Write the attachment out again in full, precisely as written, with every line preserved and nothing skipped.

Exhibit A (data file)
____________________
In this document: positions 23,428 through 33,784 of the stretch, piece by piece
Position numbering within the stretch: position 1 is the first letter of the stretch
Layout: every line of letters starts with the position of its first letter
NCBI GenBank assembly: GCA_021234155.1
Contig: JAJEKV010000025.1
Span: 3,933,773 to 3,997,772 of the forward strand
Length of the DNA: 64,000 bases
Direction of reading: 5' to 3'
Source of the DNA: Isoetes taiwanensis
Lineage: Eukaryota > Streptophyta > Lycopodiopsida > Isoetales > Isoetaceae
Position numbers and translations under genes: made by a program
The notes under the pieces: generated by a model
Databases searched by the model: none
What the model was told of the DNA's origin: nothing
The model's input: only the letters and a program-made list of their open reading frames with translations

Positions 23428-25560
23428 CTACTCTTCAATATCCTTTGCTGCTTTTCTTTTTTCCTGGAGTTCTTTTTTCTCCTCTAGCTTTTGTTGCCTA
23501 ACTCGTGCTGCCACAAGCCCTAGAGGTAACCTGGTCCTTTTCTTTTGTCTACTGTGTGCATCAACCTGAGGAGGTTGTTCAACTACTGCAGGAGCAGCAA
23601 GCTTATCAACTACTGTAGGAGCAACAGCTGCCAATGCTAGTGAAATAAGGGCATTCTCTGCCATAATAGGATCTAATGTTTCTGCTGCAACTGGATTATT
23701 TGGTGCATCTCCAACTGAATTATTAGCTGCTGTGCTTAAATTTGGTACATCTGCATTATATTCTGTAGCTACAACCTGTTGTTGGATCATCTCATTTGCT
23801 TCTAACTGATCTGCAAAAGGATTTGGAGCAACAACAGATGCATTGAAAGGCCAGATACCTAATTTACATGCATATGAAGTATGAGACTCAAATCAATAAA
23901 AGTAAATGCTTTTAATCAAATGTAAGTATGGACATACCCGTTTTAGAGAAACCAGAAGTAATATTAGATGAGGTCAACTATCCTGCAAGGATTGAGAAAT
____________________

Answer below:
In this document: positions 23,428 through 33,784 of the stretch, piece by piece
Position numbering within the stretch: position 1 is the first letter of the stretch
Layout: every line of letters starts with the position of its first letter
NCBI GenBank assembly: GCA_021234155.1
Contig: JAJEKV010000025.1
Span: 3,933,773 to 3,997,772 of the forward strand
Length of the DNA: 64,000 bases
Direction of reading: 5' to 3'
Source of the DNA: Isoetes taiwanensis
Lineage: Eukaryota > Streptophyta > Lycopodiopsida > Isoetales > Isoetaceae
Position numbers and translations under genes: made by a program
The notes under the pieces: generated by a model
Databases searched by the model: none
What the model was told of the DNA's origin: nothing
The model's input: only the letters and a program-made list of their open reading frames with translations

Positions 23428-25560
23428 CTACTCTTCAATATCCTTTGCTGCTTTTCTTTTTTCCTGGAGTTCTTTTTTCTCCTCTAGCTTTTGTTGCCTA
23501 ACTCGTGCTGCCACAAGCCCTAGAGGTAACCTGGTCCTTTTCTTTTGTCTACTGTGTGCATCAACCTGAGGAGGTTGTTCAACTACTGCAGGAGCAGCAA
23601 GCTTATCAACTACTGTAGGAGCAACAGCTGCCAATGCTAGTGAAATAAGGGCATTCTCTGCCATAATAGGATCTAATGTTTCTGCTGCAACTGGATTATT
23701 TGGTGCATCTCCAACTGAATTATTAGCTGCTGTGCTTAAATTTGGTACATCTGCATTATATTCTGTAGCTACAACCTGTTGTTGGATCATCTCATTTGCT
23801 TCTAACTGATCTGCAAAAGGATTTGGAGCAACAACAGATGCATTGAAAGGCCAGATACCTAATTTACATGCATATGAAGTATGAGACTCAAATCAATAAA
23901 AGTAAATGCTTTTAATCAAATGTAAGTATGGACATACCCGTTTTAGAGAAACCAGAAGTAATATTAGATGAGGTCAACTATCCTGCAAGGATTGAGAAAT